carnage of the wars and the temple no longer existed to hold
sway over their loyalty. The vast influx of thousands of Jewish
refugees and slaves, into the eastern cities, was vulnerable
to the potpourri of creeds.
It is not difficult
to imagine émigré Jews, bereft of their temple
and immersed in the rich religions of the city, adapting and
adopting aspects of the numerous popular cults to a format more
to their taste. They would also be aware that Egyptian and Greek
cults were regarded favourably in Rome.
The widespread hope among
the Jews for an earthly Kingdom of Israel as
it had traditionally been understood was gone.
Now the word from the pagan converts to Christianity was of a New
(or True) Israel, one having nothing
much to do with the Jews.
By the late
130s, the Jewish variants of the dying/reborn godman cult
had been in circulation for some time and had already gained
impressive biographical detail. For example, Jesus
had now acquired kinship to John the Baptist they
are cousins (Luke 1.36) and John himself is
given rather greater treatment. The awkward theology of
John baptising Jesus is now dropped; 'Luke' avoids saying
who baptised Jesus! (Luke 3.19-22)
Various biographies of
the godman existed, and contradicted each other in many respects,
but they provided a rich source for sacred pageants and passion plays. Luke's version
of the trial of Jesus is cumbersome and ridiculous – the
author was probably combining elements of two earlier stories.
He has Jesus tried first before Pilate, then before Herod Antipas,
and then before Pilate again, hardly historical but entertaining
Good and bad kings are
introduced, shepherds, soldiers and angels.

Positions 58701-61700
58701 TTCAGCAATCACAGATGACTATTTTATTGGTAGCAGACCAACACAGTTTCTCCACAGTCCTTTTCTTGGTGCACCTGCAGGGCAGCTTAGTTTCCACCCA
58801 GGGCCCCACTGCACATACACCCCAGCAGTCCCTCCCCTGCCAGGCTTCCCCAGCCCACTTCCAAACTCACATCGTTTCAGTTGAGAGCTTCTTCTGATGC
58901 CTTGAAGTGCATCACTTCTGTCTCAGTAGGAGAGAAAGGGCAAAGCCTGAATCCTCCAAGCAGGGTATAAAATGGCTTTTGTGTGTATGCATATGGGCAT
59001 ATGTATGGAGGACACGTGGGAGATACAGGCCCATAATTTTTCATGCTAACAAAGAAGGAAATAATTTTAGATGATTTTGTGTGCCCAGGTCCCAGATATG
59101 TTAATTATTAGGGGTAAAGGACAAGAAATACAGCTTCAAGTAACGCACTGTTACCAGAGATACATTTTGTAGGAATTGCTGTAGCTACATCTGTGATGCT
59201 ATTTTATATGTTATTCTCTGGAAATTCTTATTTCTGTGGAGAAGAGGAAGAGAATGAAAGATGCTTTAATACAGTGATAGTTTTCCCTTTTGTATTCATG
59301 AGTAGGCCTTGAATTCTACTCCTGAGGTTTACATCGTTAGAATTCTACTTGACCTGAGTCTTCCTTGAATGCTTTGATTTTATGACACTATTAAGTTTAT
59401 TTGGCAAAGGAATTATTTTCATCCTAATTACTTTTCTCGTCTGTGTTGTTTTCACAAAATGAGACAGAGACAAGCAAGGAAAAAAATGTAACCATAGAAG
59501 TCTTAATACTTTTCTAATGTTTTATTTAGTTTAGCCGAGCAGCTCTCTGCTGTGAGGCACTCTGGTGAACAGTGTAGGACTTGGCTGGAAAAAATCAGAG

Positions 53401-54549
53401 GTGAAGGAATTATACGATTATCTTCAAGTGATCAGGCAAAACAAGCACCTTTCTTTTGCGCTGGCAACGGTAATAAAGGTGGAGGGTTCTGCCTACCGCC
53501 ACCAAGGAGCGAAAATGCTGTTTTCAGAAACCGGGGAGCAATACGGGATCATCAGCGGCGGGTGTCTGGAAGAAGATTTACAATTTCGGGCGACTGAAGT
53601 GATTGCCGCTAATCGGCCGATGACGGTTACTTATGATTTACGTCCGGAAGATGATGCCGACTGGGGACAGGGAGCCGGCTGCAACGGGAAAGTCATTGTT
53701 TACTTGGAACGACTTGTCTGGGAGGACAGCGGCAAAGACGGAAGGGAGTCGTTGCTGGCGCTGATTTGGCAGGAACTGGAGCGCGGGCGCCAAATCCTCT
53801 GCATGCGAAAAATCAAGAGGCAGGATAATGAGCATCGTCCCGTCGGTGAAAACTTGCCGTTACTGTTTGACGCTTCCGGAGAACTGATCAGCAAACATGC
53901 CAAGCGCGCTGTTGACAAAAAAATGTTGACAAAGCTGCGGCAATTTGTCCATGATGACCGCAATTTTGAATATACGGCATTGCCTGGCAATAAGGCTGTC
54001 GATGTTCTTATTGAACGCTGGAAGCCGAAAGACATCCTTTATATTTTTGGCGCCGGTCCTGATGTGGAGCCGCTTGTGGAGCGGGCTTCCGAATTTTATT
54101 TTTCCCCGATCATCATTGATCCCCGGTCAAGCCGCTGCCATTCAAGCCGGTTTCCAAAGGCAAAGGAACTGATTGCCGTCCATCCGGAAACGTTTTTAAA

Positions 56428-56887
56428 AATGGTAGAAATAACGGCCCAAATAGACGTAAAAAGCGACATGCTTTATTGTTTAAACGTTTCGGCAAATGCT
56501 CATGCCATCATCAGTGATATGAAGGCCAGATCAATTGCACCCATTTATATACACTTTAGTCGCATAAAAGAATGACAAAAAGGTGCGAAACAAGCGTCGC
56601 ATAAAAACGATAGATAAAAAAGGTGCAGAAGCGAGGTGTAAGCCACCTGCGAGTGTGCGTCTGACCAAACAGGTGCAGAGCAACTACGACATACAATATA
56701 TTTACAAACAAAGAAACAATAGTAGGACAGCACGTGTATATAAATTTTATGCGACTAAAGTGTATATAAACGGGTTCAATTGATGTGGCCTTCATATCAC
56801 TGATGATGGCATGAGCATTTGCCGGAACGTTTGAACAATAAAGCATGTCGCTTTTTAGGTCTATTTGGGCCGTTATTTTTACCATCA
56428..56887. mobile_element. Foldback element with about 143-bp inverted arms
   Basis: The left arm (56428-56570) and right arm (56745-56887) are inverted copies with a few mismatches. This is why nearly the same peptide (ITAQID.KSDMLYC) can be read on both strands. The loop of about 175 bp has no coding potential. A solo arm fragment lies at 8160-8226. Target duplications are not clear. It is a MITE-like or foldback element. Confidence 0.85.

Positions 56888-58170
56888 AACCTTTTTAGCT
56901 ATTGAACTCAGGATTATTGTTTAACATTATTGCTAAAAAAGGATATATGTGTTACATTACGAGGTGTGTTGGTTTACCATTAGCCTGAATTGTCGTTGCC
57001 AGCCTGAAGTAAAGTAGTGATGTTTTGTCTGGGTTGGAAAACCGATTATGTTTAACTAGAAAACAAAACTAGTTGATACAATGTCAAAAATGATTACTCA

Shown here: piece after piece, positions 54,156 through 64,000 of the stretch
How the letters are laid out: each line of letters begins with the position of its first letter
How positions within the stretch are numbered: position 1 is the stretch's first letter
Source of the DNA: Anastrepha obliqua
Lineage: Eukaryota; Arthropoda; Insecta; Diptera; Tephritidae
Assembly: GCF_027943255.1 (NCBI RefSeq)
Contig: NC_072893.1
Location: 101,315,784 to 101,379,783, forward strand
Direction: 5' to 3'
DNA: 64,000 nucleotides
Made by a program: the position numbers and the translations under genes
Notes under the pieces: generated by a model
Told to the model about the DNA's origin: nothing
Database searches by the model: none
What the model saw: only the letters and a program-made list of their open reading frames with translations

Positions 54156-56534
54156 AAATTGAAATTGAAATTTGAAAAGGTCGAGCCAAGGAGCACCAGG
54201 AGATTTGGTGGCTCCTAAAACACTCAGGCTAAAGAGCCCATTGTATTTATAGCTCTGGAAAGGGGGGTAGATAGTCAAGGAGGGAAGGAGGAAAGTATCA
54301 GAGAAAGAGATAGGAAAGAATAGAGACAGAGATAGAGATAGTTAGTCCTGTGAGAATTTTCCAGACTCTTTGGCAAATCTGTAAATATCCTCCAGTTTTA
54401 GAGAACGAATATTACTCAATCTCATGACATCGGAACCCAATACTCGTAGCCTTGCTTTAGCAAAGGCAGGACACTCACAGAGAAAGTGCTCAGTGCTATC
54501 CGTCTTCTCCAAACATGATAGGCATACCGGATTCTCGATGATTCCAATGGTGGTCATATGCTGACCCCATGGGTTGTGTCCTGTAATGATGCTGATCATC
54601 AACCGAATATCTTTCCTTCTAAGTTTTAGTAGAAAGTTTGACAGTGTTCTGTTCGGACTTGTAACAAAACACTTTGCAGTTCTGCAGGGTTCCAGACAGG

Here is entertainment, moral tale, solace and the promise of
eternal existence. To add colour and conviction to the developing story, traditions about
a miraculous birth (heralded by angels, greeted by shepherds
and wise men, etc.) were added to the central death/rebirth story.
from a copy of Mark, traditions of Mithras and Adonis,
a Greek follower of Paul, writing in the city of Antioch, gave
the godman a version of the ancient lore of celestial
origin, miraculous birth, astounding deeds so
characteristic of pagan saviour gods.
Where Did They Get Their Ideas From?
'A Prodigy in the Temple'
'While still a mere boy about fourteen years old,
I won universal applause for my love of letters;
inasmuch that the chief priests and the leading
men of the city used constantly to come to me for
precise information on some particular in our
Recorded Words of the Godman
it came to pass, that after three days they found him in
the temple, sitting in the midst of the doctors, both hearing
them, and asking them questions.
And all that heard him were astonished at his understanding and answers.
... And he said unto them, How is it that ye sought me? wist ye not
that I must be about my Father's business?"
– Luke 2.46,48.
of the discussion with the doctors in the Temple – the only episode
dreamed up to fill the void between the fanciful birth and the
fabricated 'ministry' – is proved to be mythical by all
the circumstances that surround it.
that his mother and father left Jerusalem, believing that he
was with them; that they went a day's journey before discovering
that he was not in their company; and that after searching for
three days, they found him in the Temple asking and answering
questions of the learned Doctors, involves a series of tremendous
improbabilities. On the other hand, Josephus provides
a plausible source for the tall story – an anecdote
in his biography!
In this, the
prototype for a future Lukes gospel,
the resurrection was also embellished with telling extra detail
- not bad, a lifetime after the supposed event and two devastating
energetic terms than ever the author absolved Rome from